To identify interventions that aim to reduce dependency in activities of daily living (ADL) in homecare service users. To determine: content; effectiveness in improving ability to perform ADL; and whether delivery by qualified occupational therapists influences effectiveness.Data sources:
The Cochrane Central Register of Controlled Trials, MEDLINE, EMBASE, AMED, CINAHL, PsycINFO, OTseeker, PEDro, Web of Science, CIRRIE, and ASSIA.Review methods:
We included: randomised controlled trials, non-randomised controlled trials and controlled before and after studies. Two reviewers independently screened studies for inclusion, assessed risk of bias and extracted data. A narrative synthesis of the findings was conducted.Results:
Thirteen studies were included, totalling 4975 participants. Ten (77%) were judged to have risk of bias. Interventions were categorised as those termed ‘re-ablement’ or ‘restorative homecare’ (n=5/13); and those involving separate components which were not described using this terminology (n=8/13). Content of the intervention and level of health professional input varied within and between studies. Effectiveness on ADL: eight studies included an ADL outcome, five favoured the intervention group, only two with statistical significance, both these were controlled before and after studies judged at high risk of bias. ADL outcome was reported using seven different measures. Occupational therapy: there was insufficient evidence to determine whether involvement of qualified occupational therapists influenced effectiveness.Conclusion:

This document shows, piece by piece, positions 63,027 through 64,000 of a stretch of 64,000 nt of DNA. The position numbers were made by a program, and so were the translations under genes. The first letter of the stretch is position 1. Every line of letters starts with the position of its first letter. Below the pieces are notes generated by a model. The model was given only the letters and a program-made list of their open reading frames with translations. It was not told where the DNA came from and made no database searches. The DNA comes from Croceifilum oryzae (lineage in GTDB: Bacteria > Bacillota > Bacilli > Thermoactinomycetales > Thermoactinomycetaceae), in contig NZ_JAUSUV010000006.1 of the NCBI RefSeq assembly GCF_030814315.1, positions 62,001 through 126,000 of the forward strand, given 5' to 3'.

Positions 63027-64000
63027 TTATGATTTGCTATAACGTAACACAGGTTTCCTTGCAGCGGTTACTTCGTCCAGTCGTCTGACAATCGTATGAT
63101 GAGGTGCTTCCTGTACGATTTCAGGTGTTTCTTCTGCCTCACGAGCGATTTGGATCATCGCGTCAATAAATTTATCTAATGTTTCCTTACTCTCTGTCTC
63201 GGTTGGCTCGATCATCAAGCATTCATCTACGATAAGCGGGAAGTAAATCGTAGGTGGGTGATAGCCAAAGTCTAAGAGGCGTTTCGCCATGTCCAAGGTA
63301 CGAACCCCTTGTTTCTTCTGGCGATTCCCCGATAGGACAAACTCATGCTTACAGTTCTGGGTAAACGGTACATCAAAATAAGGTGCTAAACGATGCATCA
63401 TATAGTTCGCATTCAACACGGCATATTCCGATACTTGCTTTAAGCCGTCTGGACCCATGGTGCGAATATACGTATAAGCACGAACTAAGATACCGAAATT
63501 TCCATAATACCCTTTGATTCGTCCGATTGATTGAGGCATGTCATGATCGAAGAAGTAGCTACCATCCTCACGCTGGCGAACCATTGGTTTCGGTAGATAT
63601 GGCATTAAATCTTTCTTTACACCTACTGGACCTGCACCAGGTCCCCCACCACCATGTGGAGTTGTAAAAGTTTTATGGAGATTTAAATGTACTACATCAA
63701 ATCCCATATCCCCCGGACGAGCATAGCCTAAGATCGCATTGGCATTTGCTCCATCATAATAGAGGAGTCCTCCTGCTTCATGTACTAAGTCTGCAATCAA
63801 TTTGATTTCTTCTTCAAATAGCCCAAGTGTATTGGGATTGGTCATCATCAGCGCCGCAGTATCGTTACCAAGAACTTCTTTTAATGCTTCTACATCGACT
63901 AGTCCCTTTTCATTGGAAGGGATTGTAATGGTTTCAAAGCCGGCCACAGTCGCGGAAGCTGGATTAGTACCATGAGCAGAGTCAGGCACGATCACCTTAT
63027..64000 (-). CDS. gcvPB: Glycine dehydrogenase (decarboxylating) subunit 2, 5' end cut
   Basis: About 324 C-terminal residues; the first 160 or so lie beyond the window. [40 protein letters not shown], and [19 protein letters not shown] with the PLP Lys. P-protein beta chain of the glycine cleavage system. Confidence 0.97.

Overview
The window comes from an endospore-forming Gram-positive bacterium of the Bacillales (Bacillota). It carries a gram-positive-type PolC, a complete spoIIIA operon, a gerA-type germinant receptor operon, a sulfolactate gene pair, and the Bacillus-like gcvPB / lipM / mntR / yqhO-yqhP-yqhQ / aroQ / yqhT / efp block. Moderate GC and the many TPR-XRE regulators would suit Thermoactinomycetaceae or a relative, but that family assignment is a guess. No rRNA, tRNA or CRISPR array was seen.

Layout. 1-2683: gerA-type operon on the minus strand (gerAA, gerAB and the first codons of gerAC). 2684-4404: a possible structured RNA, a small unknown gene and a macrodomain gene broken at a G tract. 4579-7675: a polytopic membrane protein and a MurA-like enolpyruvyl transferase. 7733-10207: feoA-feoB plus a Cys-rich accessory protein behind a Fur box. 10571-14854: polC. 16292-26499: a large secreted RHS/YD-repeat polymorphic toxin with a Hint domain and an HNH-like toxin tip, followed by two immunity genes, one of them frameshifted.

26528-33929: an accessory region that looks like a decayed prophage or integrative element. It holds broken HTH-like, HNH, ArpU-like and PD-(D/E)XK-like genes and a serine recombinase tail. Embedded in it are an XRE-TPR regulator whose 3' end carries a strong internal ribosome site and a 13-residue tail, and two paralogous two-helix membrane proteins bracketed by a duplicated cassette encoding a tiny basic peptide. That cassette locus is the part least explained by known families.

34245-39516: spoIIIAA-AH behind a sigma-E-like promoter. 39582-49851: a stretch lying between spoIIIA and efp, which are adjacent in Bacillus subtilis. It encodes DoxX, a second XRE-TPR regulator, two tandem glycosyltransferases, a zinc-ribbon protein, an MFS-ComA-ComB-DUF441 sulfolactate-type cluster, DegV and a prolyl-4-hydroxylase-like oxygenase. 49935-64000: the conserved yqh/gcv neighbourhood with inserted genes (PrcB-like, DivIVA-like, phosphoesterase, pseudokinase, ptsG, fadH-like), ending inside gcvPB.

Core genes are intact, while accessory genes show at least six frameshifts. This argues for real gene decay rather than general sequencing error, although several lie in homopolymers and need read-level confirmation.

There is limited evidence that interventions targeted at personal ADL can reduce homecare service users' dependency with activities, the content of evaluated interventions varies greatly.